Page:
The putative movement protein gene (p27) plus 5' and 3' flanking sequences of cucumber leaf spot aureusvirus (CLSV) was inserted into an infectious cucumber necrosis tombusvirus (CNV) cDNA clone containing a deletion in the cell-to-cell movement protein gene. Approximately 5% of plants inoculated with synthetic transcripts of two such defective chimeric CNV/CLSV cDNA clones developed systemic symptoms 7-19 days postinoculation. Reverse transcription-polymerase chain reaction and sequence analysis of virus obtained from systemically infected leaves indicated that both point mutation and RNA rearrangement (deletion) contributed to the formation of movement competent CNV/CLSV hybrid viruses. The hybrid viruses were found to accumulate to high levels in infected plants, to form stable virions, and to be mechanically transmissible. In addition, a hybrid virus that lacked 50 amino acids at the carboxyl-terminal region of CLSV p27 was still capable of facilitating CNV movement. These data provide experimental evidence for the role of CLSV p27 in viral cell-to-cell movement and demonstrate that p27 can enable efficient movement of the CNV genome. Moreover, the data show that RNA rearrangements known to occur during CNV RNA replication can contribute to rapid evolution of the CNV genome.  (+info)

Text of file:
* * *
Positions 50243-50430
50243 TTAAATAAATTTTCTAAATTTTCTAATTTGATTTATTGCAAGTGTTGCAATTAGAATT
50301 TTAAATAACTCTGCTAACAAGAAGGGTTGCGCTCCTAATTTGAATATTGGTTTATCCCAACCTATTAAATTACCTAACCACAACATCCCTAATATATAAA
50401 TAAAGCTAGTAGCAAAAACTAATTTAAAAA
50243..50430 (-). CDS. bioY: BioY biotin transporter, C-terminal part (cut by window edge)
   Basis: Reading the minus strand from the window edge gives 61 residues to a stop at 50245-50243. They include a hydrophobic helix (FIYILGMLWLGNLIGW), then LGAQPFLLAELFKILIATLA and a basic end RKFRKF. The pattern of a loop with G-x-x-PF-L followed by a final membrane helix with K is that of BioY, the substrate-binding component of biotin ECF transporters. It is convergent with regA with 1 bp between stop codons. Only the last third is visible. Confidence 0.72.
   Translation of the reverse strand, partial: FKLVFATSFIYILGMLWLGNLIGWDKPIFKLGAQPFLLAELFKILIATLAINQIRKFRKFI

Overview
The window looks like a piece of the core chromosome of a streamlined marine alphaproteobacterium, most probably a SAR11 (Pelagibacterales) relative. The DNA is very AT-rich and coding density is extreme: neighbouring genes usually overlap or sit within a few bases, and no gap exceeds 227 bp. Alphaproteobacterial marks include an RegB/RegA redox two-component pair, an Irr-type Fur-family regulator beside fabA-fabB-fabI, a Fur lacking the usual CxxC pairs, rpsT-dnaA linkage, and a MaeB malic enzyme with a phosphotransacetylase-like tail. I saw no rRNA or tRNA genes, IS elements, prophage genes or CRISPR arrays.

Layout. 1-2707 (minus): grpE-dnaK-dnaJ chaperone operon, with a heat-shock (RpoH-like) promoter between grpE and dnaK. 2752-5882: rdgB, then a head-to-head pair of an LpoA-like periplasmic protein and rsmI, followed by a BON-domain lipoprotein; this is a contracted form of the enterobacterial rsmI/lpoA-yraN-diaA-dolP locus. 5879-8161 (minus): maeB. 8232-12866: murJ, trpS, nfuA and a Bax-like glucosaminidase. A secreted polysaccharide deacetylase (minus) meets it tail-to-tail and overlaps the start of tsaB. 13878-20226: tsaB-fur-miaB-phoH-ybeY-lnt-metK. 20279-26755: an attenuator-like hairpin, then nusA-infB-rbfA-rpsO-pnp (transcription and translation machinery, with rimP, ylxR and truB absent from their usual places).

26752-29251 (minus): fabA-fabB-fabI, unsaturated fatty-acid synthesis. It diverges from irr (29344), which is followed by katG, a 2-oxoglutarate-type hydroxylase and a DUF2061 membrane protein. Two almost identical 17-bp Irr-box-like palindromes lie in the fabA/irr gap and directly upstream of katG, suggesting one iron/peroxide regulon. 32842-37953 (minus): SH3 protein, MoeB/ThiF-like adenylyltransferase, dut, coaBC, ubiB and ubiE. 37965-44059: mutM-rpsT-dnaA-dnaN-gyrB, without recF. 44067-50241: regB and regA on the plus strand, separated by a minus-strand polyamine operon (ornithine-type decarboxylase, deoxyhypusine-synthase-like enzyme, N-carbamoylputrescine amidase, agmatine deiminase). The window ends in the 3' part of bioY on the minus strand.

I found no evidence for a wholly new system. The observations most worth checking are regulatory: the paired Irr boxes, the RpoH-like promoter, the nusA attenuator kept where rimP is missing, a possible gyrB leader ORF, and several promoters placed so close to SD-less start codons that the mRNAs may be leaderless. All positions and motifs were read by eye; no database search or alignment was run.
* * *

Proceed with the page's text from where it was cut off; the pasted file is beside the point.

alpha-oxidation of fatty acids in higher plants. Identification of a pathogen-inducible oxygenase (piox) as an alpha-dioxygenase and biosynthesis of 2-hydroperoxylinolenic acid. (6/376)